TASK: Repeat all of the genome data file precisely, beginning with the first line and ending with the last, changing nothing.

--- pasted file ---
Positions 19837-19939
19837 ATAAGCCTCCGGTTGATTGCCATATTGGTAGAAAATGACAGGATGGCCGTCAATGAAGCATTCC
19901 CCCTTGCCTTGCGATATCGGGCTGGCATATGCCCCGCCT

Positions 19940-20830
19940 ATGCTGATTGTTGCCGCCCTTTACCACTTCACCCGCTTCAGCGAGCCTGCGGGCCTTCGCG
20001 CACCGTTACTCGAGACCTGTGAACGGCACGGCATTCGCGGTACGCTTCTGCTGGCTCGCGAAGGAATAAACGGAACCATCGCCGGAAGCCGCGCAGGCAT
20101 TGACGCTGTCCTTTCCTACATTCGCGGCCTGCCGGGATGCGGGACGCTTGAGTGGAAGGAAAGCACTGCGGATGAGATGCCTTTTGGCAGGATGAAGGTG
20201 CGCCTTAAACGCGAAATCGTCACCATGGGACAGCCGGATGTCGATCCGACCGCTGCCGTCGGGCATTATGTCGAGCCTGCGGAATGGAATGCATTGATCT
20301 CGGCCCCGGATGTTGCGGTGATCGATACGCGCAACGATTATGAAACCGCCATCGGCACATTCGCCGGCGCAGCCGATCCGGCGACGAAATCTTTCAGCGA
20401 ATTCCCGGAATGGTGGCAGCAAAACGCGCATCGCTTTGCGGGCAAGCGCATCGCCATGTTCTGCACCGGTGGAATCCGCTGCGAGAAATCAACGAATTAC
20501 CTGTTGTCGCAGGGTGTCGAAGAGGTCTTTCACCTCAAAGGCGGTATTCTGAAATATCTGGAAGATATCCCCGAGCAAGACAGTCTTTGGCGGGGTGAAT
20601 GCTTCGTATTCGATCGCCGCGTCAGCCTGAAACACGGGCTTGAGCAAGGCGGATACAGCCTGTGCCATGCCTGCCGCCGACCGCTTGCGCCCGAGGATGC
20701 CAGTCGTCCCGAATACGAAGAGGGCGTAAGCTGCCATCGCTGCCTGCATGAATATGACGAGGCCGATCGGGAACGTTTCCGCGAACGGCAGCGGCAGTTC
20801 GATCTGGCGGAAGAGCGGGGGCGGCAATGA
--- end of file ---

Positions 19837-19939
19837 ATAAGCCTCCGGTTGATTGCCATATTGGTAGAAAATGACAGGATGGCCGTCAATGAAGCATTCC
19901 CCCTTGCCTTGCGATATCGGGCTGGCATATGCCCCGCCT

Positions 19940-20830
19940 ATGCTGATTGTTGCCGCCCTTTACCACTTCACCCGCTTCAGCGAGCCTGCGGGCCTTCGCG
20001 CACCGTTACTCGAGACCTGTGAACGGCACGGCATTCGCGGTACGCTTCTGCTGGCTCGCGAAGGAATAAACGGAACCATCGCCGGAAGCCGCGCAGGCAT
20101 TGACGCTGTCCTTTCCTACATTCGCGGCCTGCCGGGATGCGGGACGCTTGAGTGGAAGGAAAGCACTGCGGATGAGATGCCTTTTGGCAGGATGAAGGTG
20201 CGCCTTAAACGCGAAATCGTCACCATGGGACAGCCGGATGTCGATCCGACCGCTGCCGTCGGGCATTATGTCGAGCCTGCGGAATGGAATGCATTGATCT
20301 CGGCCCCGGATGTTGCGGTGATCGATACGCGCAACGATTATGAAACCGCCATCGGCACATTCGCCGGCGCAGCCGATCCGGCGACGAAATCTTTCAGCGA
20401 ATTCCCGGAATGGTGGCAGCAAAACGCGCATCGCTTTGCGGGCAAGCGCATCGCCATGTTCTGCACCGGTGGAATCCGCTGCGAGAAATCAACGAATTAC
20501 CTGTTGTCGCAGGGTGTCGAAGAGGTCTTTCACCTCAAAGGCGGTATTCTGAAATATCTGGAAGATATCCCCGAGCAAGACAGTCTTTGGCGGGGTGAAT
20601 GCTTCGTATTCGATCGCCGCGTCAGCCTGAAACACGGGCTTGAGCAAGGCGGATACAGCCTGTGCCATGCCTGCCGCCGACCGCTTGCGCCCGAGGATGC
20701 CAGTCGTCCCGAATACGAAGAGGGCGTAAGCTGCCATCGCTGCCTGCATGAATATGACGAGGCCGATCGGGAACGTTTCCGCGAACGGCAGCGGCAGTTC
20801 GATCTGGCGGAAGAGCGGGGGCGGCAATGA